Israel's Irresponsible Arabs

By Rosner, Shmuel | International New York Times, October 26, 2015 | Go to article overview

Israel's Irresponsible Arabs


Rosner, Shmuel, International New York Times


The Arab leadership must remember that their community has a stake in coexistence with the Jewish majority.

The northern Israeli city of Nazareth witnessed an incredible confrontation on Oct. 11. Two Muslim men, both leaders in the Arab Israeli community, had a verbal duel in the public square. And the stakes for their community could not be higher.

Knesset member Ayman Odeh, the head of the third-largest party in Israel's Parliament, the United Arab Party, was there for a TV interview. He was standing on the sidewalk, adjusting his earphone, when a white car suddenly stopped beside him. From that car, to Mr. Odeh's visible astonishment, the mayor of Nazareth, Ali Salam, began raging at him: "Go away ... get out of here ... you've ruined this city ... what are you doing to us ... you've burned the whole world."

Mr. Odeh's usual manner is relatively mild. He does not use much provocative language. But as the head of the United Arab Party he bears responsibility for its policies. And its policy of confrontation with the Jewish majority agitated Mr. Salam. It "ruins our future, and ruins coexistence," the mayor said the next day.

These are volatile days. Stabbing and shooting attacks on Jews continue, and some of them have been carried out by Arab citizens of Israel. This puts Arab Israelis in an especially stressful position. They are Israeli and also Palestinian. Their state is engaged in a battle against their people, and they are a minority within a Jewish majority. This majority is on edge; its members see suspects everywhere and fear the next attack.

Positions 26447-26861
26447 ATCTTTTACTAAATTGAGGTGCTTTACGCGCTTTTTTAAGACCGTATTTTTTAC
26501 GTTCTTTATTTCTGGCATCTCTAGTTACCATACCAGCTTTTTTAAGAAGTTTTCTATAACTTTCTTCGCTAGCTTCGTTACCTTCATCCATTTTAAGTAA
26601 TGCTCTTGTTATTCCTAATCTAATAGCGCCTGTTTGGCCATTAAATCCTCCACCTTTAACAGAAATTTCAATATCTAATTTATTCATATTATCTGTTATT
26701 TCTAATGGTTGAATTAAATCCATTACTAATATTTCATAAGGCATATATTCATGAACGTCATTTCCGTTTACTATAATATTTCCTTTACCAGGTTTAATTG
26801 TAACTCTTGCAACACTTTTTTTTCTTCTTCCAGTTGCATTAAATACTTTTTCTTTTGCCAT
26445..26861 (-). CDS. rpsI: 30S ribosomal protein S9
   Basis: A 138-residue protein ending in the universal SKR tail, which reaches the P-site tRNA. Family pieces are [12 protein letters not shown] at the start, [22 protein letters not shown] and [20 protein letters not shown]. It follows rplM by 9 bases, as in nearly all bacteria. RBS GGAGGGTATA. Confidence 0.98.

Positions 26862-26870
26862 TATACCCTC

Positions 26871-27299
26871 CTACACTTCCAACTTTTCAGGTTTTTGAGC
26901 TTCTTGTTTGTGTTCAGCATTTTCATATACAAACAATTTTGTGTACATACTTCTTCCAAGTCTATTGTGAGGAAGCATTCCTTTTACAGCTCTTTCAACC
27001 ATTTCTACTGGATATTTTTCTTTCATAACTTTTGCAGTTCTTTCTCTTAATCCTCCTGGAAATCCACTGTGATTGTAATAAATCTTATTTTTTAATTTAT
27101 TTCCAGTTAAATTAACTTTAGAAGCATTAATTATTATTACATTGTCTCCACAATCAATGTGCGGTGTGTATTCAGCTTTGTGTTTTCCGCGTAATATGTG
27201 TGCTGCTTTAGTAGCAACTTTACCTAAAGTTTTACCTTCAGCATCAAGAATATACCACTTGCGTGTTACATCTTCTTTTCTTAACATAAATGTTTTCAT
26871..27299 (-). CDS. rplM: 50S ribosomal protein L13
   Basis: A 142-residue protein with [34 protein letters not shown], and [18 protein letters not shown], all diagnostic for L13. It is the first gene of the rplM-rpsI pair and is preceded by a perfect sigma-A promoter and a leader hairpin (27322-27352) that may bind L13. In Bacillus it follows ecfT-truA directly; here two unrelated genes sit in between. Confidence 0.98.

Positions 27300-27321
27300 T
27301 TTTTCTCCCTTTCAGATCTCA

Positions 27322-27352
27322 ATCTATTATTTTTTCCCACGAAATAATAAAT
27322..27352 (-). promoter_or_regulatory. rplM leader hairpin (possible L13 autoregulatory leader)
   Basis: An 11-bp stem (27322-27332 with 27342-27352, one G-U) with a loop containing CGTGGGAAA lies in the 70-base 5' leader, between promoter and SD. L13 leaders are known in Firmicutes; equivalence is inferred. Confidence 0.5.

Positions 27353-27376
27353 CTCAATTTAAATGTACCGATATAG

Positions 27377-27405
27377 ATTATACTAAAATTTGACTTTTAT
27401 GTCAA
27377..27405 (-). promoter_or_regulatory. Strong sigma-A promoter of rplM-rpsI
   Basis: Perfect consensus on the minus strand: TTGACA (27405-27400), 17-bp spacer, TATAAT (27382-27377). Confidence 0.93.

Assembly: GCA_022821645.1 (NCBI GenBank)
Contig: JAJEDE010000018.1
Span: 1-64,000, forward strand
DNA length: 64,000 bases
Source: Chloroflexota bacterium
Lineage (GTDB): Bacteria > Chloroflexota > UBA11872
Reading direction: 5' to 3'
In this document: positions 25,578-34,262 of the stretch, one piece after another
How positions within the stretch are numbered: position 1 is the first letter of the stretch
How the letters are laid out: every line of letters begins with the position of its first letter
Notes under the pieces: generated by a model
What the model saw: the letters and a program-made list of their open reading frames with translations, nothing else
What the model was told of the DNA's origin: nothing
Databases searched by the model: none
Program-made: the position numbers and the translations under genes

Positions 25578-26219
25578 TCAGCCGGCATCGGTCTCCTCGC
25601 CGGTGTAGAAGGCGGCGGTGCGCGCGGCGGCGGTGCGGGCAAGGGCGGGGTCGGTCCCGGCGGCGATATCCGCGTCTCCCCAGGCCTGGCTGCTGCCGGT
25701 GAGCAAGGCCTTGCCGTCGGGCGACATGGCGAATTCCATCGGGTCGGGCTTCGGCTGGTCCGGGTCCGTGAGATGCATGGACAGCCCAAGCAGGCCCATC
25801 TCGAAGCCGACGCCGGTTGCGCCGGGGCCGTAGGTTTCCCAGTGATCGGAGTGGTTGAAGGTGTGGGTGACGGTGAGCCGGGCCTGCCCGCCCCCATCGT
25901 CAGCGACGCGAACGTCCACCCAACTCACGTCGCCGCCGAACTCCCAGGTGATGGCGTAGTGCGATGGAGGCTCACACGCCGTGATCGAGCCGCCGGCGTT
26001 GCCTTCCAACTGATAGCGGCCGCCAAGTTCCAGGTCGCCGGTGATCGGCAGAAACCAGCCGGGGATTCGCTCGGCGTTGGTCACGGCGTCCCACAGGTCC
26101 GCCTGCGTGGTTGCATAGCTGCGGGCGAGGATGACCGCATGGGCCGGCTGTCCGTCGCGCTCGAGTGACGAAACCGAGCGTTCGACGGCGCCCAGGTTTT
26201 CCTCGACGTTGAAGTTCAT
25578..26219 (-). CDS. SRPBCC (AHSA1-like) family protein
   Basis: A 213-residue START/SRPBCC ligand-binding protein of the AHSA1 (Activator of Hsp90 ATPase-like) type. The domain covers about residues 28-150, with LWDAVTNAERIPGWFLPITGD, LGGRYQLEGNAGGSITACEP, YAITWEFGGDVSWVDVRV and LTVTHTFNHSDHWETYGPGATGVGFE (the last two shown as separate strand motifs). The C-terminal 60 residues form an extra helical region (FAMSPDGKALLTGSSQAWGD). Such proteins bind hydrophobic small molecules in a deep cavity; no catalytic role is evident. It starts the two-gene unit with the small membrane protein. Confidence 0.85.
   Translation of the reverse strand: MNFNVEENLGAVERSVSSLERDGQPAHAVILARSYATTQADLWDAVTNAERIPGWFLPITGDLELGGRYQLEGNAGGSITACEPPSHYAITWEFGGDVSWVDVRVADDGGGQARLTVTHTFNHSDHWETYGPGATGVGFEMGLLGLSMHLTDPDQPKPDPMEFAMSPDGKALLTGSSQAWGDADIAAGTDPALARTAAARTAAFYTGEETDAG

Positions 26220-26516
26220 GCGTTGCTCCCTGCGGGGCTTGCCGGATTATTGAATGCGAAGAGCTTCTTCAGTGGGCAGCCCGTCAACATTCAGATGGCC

Israeli Jews have little patience for blunt dissent or provocation, and little patience for nuance. This is an ugly truth. Too many Israeli Jews, upon encountering an Arab -- be he a pharmacist or a supermarket cashier or a cab driver -- are thinking: Will he pull a knife? Does he intend to kill me?

In an opinion poll published earlier this month, 92 percent of Jewish Israelis said they would feel "unsafe" walking in a predominantly Arab city like Nazareth. Eighty percent said they would feel unsafe even in a mixed city -- like Haifa, Acre or Lod, where both Jews and Arabs live.

No wonder Nazareth is empty of Jews, as Mayor Salam complained. A third of Israeli Jews, according to the poll, believe that most Israeli Arabs "support the current wave of terrorism." Another third believe that "some of them" do.

Why wouldn't they think so when most Arab Israeli political leaders are busy arousing the anger of their constituents against the Jewish majority rather than trying to calm the situation? Arab Knesset members use harsh language against the authorities. (One shouted at Israeli policemen, "You have no place here.") They engage in verbal provocation (such as referring to suicide bombers as heroes), and in provocative acts (such as trying to reach Jerusalem's Temple Mount when they know it is closed to all). …

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